prints exude a cool remove from the untidiness of actual human
entanglement, allowing for our imaginations to fill in. In
his images of New York, and various European cities, Force
transports the viewer to places literally far above and away
from the bustle of the city. He shows us skyscrapers like
they’re building blocks, and city lights like they’re stars.
In my favorite, our vantage point from a darkened rooftop
offers a lyric view of “State Street Roofs,” in which an enchanted
strip of steep gables and arched windows is illuminated from
below by miniature points of radiant light. It’s a magical
Anchoring the back wall in the main reception area (Fountain
Gallery) are Kersten Lorcher’s small, distinctly vertical
photographs. This placement proves to be a wise curatorial
decision, as it gives us an opportunity to appreciate the
work on two important levels. As you enter the space, you’re
met with a row of boldly modern (shall we say neo-modern?)
abstractions; lush fields of color with a strong underlying
structure and a crisp sheen. The formal beauty of this work
holds fast as you approach it to discover the images of four
local industrial sites. The mint-green field becomes corrugated
steel siding, the rich blacks and subdued grays become wet
asphalt and cinder blocks, the soft smears of green, the building
reflected in a puddle. Lorcher’s images are eerily vacant,
leaving space for us to discover, as he did, their unlikely
In the back room (Lounge), Curt Miller presents a truly documentary
body of work, consisting of nine black-and-white photographs
of Pittsfield, Mass. The pictures seem to represent a very
small area of the city, including a central square, a bank,
a couple of churches, and the Berkshire Museum. Each landmark
appears in two or more frames, offering a thorough record
of the architecture within its context. Human presence in
this work seems incidental. While each picture reaches a fairly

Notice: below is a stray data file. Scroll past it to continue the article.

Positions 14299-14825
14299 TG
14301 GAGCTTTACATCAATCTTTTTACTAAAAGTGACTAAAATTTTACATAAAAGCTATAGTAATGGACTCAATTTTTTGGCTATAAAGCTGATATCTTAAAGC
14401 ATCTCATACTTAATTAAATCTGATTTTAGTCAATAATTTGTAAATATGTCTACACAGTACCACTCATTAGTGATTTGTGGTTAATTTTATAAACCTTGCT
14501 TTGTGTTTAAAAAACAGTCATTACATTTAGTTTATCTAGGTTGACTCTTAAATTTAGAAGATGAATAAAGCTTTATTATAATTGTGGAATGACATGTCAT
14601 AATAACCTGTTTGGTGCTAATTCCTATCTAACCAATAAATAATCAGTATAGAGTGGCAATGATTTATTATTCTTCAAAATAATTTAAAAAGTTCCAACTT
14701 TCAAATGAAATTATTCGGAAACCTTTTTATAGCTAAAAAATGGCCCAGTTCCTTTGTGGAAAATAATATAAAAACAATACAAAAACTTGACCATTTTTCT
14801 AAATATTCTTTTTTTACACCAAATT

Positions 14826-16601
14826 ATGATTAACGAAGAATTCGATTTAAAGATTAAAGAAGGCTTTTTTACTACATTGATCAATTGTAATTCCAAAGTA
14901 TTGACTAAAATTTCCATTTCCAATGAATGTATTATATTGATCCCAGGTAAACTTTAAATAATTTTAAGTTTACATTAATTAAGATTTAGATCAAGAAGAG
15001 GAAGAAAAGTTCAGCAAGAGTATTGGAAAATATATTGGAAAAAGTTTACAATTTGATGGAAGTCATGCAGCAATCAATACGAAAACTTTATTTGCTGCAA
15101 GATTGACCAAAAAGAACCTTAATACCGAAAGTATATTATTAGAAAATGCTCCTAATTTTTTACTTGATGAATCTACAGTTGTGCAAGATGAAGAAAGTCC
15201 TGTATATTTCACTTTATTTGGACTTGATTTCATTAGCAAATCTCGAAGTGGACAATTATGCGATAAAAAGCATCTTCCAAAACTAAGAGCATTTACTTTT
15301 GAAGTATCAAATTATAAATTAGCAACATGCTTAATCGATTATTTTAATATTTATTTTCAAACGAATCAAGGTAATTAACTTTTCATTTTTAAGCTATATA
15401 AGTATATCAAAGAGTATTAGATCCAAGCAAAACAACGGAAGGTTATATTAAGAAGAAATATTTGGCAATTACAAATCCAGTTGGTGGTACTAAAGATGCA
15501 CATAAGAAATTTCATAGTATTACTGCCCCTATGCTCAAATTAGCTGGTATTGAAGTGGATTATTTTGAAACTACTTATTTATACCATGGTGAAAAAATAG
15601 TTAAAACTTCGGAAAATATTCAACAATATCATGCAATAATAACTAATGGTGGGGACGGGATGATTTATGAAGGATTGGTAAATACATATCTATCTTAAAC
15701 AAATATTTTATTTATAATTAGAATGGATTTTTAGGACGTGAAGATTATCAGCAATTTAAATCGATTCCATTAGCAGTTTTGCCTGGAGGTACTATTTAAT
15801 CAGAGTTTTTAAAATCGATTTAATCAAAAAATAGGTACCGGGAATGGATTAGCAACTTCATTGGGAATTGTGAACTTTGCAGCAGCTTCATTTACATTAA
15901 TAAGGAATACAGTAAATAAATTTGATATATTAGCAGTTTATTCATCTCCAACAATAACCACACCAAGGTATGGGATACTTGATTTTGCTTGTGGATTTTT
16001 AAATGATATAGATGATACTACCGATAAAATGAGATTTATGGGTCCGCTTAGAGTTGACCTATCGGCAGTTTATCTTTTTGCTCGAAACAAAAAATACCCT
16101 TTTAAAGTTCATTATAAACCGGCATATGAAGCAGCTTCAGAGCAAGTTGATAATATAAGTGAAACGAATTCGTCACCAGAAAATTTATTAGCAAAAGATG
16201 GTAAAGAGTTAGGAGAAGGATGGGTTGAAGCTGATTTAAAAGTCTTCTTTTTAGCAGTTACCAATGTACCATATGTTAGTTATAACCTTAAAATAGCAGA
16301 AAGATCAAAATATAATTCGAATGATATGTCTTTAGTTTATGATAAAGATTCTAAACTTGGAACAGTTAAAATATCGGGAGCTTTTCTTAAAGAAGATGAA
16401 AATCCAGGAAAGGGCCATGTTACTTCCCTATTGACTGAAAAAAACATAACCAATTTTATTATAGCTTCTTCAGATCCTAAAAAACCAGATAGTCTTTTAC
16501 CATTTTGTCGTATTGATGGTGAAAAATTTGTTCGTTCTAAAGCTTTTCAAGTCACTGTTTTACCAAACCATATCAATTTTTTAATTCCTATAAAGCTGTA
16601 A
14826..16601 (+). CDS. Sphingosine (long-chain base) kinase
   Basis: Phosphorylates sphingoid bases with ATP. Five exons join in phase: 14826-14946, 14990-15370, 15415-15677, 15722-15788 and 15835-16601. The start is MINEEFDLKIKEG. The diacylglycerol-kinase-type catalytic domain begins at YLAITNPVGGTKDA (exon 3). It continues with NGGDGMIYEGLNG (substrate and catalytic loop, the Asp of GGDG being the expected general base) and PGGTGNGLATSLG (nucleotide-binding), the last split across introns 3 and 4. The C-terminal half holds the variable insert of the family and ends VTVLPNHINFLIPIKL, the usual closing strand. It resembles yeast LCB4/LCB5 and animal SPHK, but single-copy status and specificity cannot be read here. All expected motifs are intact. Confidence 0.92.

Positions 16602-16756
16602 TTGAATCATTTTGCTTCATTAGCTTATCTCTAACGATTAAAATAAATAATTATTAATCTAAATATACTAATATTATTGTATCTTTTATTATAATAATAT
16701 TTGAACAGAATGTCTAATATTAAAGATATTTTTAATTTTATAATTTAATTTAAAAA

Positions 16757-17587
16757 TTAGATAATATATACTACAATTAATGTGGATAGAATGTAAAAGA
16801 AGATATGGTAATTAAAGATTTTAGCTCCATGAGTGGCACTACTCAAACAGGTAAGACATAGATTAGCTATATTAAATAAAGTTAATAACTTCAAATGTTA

deep tone in its shadows, the lighter areas seem faded, as
if by age or overexposure. The images, in their manner, their
composition and their presentation, have a strongly nostalgic
feel to them. This feeling is underscored by the title on
the wall text, Pittsfield, Now, which suggests that
somewhere, there exists a Pittsfield, Then. Miller
does seem to have more to say than “Here it is.” I, for one,
would be interested in a little context, to help nudge me
in the right direction.
On the other half of the Lounge are Jeffrey Milstein’s eight
large square photographs. These pictures are packed with visual
information: rich, saturated color, intricate details and
interactions between humans, animals, and their urban environments.
Milstein’s inspiration seems to spring from the strong presence
of brightly painted exterior walls, as backdrops for mundane
human activity, and for their potential in creating narratives
with unwitting passersby. There is a certain levity to this
work, both formally and conceptually, a clever playfulness
suggested in the subject’s unintentional part in the project,
in the shallow depth of field, and in the intensity of light
In the end, the curator stays true to his word by not dreaming
up some artificial relationship between the work on display
here. Instead, he offers a relatively broad range of possibilities
within a specific genre, and he presents it in a crisp, well-paced,
and thoughtful manner.